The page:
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Educating in Cultural Context

College of Education Alumna Supports Native American Instructional Initiatives

By Hilary Mayall Jetty

Posted February 15, 2017

Fresh out of college and full of youthful idealism, Mary Kathryn (Kay) Glantz (then Martin) found herself at the intersection of two rural Arizona roads with a challenging job. It was 1968, she was far from the UNM College of Education (COE) and her Albuquerque home, and she had to creatively apply everything she learned earning her BS degree in elementary education.

“We were in Round Rock, about a hundred miles from Window Rock,” Kay recalled. “There was only a school for kindergarten through fourth grade, a trading post, and three duplexes for housing teachers.”

Kay Glanz (then Martin) is surrounded by several of her first-grade students in Round Rock, Ariz., during the 1968-1969 school year.

Kay Glanz (then Martin) is surrounded by several of her first-grade students in Round Rock, Ariz., during the 1968-1969 school year.

Living conditions on the Navajo reservation were distinctly different from Kay’s past experiences, and technologies we now take for granted were unavailable. “We were so isolated there wasn’t even a radio station, but we sure had great bulletin boards and lesson plans,” Kay said with a laugh. “It was difficult, but it was fun.”

Only a few of Kay’s first-graders spoke English fairly well, and she was struck by the cultural gulf between instructional materials and students’ lives. All five teachers were Anglo, and their resourcefulness was constantly tested.

“We had copies of the old ‘Dick and Jane’ books, and so much of the content was meaningless to the children,” she said. “One chapter dealt with Jane learning to roller skate, holding onto two broom handles for balance. Well, none of the kids had ever seen this.”

Returning with a pair of skates and brooms after a weekend trip home, she introduced her giggling students to the novel experience of gliding on wheels, on the short strip of sidewalk outside the trading post.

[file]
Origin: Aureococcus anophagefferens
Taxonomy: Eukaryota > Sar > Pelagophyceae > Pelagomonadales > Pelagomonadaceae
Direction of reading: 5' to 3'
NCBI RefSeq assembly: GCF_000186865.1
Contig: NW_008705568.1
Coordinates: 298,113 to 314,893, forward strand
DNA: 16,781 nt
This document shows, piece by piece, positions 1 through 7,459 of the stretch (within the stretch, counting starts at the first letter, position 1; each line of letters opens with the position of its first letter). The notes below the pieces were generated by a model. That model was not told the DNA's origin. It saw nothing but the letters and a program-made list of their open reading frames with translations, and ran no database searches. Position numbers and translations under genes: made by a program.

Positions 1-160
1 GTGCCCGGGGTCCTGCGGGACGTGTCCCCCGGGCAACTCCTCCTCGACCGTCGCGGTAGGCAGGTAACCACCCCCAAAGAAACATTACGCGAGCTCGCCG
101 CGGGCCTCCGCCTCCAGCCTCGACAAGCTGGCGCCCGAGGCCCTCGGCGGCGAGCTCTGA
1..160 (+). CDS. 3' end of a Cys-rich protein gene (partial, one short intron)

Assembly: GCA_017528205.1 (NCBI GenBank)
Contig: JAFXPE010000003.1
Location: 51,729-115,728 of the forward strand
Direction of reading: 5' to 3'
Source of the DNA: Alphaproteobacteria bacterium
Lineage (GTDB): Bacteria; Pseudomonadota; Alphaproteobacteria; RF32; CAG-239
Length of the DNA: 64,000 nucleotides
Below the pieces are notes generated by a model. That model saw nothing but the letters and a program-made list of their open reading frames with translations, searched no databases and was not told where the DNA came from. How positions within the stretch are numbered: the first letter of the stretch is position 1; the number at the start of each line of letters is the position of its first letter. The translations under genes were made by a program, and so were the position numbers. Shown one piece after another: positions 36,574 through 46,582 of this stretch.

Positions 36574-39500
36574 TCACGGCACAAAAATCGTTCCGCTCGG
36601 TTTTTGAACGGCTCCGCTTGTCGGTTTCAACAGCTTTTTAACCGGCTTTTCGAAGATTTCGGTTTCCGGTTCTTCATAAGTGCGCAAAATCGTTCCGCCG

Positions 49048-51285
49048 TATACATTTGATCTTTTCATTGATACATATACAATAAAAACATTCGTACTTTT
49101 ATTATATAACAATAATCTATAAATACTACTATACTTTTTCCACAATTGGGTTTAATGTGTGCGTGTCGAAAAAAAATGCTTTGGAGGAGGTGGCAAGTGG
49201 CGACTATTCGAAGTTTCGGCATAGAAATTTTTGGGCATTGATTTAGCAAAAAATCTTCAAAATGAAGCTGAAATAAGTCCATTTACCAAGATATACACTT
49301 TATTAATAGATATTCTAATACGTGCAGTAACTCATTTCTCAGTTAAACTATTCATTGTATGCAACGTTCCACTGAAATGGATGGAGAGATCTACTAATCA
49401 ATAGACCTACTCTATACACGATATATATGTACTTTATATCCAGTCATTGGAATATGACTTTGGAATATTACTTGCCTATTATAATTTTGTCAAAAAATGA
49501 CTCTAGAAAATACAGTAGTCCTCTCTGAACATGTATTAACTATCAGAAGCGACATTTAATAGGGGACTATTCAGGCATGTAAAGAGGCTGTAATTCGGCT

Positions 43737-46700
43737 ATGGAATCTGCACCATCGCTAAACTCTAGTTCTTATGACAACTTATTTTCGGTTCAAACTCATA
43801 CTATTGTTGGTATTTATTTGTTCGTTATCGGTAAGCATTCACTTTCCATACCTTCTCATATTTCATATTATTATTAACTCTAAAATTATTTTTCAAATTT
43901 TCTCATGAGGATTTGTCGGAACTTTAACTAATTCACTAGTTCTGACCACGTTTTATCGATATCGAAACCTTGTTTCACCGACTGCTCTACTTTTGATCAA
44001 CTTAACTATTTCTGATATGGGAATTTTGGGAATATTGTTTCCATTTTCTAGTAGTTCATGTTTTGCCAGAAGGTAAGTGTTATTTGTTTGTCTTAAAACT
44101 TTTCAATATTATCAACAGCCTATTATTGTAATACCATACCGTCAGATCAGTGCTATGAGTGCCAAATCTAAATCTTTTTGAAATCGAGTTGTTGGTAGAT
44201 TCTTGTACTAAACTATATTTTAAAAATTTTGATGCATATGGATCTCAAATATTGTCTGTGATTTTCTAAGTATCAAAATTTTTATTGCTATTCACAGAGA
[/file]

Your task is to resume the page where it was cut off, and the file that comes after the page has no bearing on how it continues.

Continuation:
Kay continued her teaching career in Albuquerque’s South Valley and the Panama Canal Zone, where she met her husband, Bob Glantz, a career U.S. Army officer. Traveling widely due to Bob’s assignments, Kay enjoyed a variety of teaching and civilian Army work along the way, and received her MA in elementary education at Western Kentucky University. Bob eventually retired from the military to work in the private sector, and the couple now enjoys retirement in Phoenix, Ariz.

All those years ago, Kay’s first position as a novice educator in unfamiliar surroundings touched her heart. Now, it is inspiring a meaningful contribution from her and Bob: a significant bequest to the COE that will create a discretionary endowment to support Native American education initiatives.

“Our 12 Native faculty members in the college work hand-in-hand with tribes, pueblos and school districts that serve Native Americans,” noted College of Education Dean Hector Ochoa. “This thoughtful and generous gift from Kay and Bob Glantz is a transformational investment in this essential work.”

An estate gift is a powerful tribute to the future. Kay and Bob’s legacy will enrich classrooms full of children through initiatives that may include language and cultural preservation, increasing the number of Native PhD students, and training Native teachers to rise into positions such as principals and superintendents.

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